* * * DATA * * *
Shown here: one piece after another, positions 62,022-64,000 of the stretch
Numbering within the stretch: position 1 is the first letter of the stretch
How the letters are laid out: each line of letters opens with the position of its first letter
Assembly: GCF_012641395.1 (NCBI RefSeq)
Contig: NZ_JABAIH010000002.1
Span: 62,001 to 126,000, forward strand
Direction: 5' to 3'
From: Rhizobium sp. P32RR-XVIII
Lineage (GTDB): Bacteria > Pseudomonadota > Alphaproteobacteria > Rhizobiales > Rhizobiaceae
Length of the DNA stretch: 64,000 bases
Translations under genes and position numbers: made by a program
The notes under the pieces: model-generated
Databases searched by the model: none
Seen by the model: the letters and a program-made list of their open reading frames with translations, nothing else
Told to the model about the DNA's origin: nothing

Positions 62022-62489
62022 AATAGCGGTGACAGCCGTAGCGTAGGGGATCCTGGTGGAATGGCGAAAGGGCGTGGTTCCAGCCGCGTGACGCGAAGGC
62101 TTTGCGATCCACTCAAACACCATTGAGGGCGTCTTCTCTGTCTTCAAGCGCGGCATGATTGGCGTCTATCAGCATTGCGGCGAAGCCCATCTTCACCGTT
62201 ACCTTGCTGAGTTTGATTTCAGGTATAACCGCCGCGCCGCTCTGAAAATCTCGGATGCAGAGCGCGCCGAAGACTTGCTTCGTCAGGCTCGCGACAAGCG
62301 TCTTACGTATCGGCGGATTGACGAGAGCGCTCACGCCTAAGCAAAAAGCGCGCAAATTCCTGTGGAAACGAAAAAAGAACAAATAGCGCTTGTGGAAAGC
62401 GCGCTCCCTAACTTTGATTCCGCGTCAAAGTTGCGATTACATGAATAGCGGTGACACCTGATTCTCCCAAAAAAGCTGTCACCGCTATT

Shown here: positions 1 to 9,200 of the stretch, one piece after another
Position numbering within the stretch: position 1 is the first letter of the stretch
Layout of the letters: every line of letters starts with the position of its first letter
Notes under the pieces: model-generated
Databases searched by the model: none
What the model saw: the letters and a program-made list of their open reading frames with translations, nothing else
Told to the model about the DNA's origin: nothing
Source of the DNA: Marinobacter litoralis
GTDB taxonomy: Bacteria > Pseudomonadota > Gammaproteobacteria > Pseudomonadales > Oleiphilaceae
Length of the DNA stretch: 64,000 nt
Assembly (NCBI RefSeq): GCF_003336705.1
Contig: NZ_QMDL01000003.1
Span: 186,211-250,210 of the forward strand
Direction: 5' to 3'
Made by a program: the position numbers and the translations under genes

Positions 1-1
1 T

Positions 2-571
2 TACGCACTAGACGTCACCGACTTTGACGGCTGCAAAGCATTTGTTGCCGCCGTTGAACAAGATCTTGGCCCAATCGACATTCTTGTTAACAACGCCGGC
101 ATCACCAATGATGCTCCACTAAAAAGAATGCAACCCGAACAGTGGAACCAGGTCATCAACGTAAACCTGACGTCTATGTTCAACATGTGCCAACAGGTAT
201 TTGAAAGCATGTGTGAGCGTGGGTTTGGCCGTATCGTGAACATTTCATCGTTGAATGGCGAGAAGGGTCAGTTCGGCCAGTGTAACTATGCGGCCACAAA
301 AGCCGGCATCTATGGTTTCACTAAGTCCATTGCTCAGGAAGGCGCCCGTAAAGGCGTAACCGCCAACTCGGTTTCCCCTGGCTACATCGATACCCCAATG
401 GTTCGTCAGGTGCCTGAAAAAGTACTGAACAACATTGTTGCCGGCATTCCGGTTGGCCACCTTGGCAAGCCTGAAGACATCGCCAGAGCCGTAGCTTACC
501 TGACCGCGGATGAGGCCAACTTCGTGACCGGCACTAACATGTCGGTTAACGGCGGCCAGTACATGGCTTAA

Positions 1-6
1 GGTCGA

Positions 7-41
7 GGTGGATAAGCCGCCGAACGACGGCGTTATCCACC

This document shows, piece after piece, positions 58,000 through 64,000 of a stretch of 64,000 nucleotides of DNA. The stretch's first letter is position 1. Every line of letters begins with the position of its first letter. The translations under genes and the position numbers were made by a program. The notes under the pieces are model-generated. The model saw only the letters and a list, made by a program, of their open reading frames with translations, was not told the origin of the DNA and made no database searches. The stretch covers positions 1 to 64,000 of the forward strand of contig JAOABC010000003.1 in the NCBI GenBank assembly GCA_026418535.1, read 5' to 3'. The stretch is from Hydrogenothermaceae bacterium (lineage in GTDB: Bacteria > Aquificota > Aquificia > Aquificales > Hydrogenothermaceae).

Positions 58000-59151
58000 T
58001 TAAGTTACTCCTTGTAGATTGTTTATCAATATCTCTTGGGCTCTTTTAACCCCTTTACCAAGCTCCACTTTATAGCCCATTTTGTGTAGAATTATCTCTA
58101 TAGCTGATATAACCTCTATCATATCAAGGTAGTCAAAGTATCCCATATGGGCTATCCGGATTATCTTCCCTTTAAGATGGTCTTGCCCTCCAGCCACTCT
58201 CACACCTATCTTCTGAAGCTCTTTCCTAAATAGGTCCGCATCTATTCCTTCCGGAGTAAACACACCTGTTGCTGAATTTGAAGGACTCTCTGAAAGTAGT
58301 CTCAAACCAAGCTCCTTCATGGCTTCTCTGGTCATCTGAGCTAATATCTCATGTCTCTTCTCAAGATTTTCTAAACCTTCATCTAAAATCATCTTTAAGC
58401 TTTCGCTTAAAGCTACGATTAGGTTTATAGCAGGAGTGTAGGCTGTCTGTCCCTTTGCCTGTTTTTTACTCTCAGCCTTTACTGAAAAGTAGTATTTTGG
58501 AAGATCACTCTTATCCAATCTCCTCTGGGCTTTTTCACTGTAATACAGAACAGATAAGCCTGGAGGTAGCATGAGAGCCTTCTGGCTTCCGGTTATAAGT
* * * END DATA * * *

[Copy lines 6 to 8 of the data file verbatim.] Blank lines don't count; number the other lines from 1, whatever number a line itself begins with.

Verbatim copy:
Span: 62,001 to 126,000, forward strand
Direction: 5' to 3'
From: Rhizobium sp. P32RR-XVIII